After much hullabaloo the Foreign Direct Investment (FDI) policy for Pharma may get reconsideration. As per a senior finance minister Prime Minister’s Office (PMO) will take a final view on relaxing foreign direct investment norms in the pharmaceutical sector.

“We have reached a final consensus on approvals to the FDI proposals in the pharma sector. The recommendations will now go to PMO for approval,” the official said after the meeting of the inter-ministerial group on FDI in Pharma Company.

The meeting of the inter-ministerial group (IMG) was attended by officials of the departments of pharma, health, DIPP and DEA and considered various views on imposition of specific conditions on foreign investors.

The group is headed by Shanktikanta Das, additional secretary in DEA, and includes representatives of DIPP, Health, External Affairs, and Overseas Indian Affairs Ministries.

There were differences on issues between Finance Ministry and the Department of Industrial Policy and Promotion (DIPP).

While the Finance Ministry favours capping FDI in the pharma sector to 49 per cent in existing units, the DIPP has been advocating 100 per cent FDI through the Foreign Investment Promotion Board (FIPB) route in such cases.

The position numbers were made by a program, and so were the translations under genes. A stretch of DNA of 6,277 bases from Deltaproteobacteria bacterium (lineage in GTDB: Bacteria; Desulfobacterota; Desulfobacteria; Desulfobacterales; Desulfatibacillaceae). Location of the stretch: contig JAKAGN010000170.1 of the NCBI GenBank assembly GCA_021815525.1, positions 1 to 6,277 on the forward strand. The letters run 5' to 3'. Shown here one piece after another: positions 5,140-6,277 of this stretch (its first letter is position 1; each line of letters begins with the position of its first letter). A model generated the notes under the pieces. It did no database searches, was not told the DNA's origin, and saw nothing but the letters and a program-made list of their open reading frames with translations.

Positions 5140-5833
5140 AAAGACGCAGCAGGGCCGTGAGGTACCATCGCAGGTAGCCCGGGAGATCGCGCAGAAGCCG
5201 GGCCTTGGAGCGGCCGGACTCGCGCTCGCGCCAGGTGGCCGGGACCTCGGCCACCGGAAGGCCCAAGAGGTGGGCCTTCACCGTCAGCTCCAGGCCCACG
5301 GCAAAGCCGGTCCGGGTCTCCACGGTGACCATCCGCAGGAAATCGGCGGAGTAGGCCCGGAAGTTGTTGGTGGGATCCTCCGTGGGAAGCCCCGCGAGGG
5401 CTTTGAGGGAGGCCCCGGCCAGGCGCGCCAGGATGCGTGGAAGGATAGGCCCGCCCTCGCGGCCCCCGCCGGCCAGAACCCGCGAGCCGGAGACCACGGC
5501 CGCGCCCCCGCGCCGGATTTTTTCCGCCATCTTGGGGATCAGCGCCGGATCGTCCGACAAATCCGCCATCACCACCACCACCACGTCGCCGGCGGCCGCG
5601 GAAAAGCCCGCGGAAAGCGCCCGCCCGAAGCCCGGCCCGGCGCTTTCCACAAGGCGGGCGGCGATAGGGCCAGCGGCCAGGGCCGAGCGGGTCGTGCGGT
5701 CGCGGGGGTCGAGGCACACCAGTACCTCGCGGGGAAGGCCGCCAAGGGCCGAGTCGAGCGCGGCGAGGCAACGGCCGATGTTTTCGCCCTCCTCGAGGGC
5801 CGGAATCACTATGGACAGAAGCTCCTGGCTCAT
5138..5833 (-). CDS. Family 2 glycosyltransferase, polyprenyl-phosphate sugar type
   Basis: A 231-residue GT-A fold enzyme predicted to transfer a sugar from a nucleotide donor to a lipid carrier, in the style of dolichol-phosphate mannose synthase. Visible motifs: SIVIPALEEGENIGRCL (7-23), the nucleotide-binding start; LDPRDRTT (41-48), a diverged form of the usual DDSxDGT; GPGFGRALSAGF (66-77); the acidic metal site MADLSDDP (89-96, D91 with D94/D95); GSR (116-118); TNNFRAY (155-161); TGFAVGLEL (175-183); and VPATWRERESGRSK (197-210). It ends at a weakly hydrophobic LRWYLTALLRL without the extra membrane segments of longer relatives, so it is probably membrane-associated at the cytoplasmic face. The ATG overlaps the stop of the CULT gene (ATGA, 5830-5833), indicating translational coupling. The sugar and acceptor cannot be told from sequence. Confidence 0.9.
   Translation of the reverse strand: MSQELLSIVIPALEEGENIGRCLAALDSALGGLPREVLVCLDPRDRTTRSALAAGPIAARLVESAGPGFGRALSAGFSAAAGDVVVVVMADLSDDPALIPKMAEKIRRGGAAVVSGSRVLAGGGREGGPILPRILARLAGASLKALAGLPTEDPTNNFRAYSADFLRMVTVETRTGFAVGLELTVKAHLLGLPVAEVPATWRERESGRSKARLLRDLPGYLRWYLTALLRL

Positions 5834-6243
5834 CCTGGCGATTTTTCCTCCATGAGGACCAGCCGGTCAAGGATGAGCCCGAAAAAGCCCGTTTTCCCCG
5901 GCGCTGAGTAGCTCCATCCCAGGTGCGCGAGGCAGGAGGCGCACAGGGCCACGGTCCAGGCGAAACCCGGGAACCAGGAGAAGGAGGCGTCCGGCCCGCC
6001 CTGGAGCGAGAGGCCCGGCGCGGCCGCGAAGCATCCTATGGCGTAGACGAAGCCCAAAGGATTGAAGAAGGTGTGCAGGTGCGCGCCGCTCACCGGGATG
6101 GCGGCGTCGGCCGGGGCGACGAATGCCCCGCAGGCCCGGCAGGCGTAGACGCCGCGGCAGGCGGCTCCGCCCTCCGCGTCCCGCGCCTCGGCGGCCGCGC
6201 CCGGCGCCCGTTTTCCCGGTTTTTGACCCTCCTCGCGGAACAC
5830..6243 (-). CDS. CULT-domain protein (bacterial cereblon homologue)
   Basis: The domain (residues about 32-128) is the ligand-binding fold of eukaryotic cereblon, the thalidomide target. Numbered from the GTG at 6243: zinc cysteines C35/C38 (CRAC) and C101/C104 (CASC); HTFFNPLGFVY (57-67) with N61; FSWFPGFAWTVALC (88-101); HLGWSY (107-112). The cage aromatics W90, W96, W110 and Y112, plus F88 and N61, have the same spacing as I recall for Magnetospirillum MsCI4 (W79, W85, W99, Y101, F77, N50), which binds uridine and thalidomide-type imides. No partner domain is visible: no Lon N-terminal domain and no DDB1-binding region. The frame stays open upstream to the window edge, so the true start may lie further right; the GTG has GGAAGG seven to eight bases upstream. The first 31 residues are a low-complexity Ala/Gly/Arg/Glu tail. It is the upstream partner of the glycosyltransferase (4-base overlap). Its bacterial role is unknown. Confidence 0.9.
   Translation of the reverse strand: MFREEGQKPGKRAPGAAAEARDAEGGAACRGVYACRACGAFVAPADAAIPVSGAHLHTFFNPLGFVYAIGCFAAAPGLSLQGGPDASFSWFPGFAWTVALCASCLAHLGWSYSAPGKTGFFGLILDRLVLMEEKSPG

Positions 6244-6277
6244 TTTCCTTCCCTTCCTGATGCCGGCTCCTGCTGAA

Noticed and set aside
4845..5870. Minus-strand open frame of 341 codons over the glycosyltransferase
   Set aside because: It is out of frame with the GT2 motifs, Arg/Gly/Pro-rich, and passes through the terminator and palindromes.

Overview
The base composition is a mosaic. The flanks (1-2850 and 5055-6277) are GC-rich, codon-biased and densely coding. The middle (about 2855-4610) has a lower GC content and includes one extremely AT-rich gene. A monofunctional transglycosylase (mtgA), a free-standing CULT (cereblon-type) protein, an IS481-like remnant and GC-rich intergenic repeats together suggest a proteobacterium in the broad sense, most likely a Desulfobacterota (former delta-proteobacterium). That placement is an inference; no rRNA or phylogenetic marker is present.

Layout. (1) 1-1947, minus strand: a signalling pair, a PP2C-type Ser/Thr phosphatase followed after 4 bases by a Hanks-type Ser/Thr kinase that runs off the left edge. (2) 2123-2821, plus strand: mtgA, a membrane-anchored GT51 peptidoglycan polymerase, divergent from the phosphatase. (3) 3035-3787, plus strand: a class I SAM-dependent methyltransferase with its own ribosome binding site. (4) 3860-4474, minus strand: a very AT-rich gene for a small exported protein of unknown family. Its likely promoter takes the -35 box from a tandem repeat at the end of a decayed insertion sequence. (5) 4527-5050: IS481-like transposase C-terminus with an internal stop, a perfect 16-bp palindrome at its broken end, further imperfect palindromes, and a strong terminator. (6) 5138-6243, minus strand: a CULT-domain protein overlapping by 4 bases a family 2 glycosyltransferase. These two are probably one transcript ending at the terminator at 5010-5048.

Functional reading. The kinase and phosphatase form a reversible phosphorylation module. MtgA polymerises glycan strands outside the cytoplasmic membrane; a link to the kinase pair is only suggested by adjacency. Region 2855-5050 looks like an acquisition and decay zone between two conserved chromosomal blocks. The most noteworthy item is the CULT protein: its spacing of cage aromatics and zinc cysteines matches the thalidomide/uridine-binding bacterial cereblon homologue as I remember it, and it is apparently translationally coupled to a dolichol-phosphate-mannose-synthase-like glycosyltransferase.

The health ministry was insisting multinational firms keen on Brownfield acquisitions should seek its approval if they decide to reduce or stop manufacturing of essential drugs in the acquired entity.

Besides, the ministry wants that MNCs acquiring Indian firms should not cut production of generic medicines under any circumstances and also ensure their availability in the domestic market before exporting.

Differences between various departments had led to delay in finalising a policy related to mergers and acquisitions in the pharma sector, following which the PMO has intervened and sought a report on the matter. Prime Minister Manmohan Singh currently holds the charge of finance portfolio.

In October 2011, a ministerial group headed by Singh had put foreign investment in Brownfield pharma on approval route, changing the 10-year old policy of automatic clearance to address the health ministry’s concerns after a series of acquisitions.

Under the new rules, for any merger or acquisition, the overseas investor will have to seek permission from the Foreign Investment Promotion Board (FIPB). After six months, it will be the monopoly watchdog Competition Commission of India (CCI) which will vet such deals. Issues were also raised over the competency of CCI to handle such deals.

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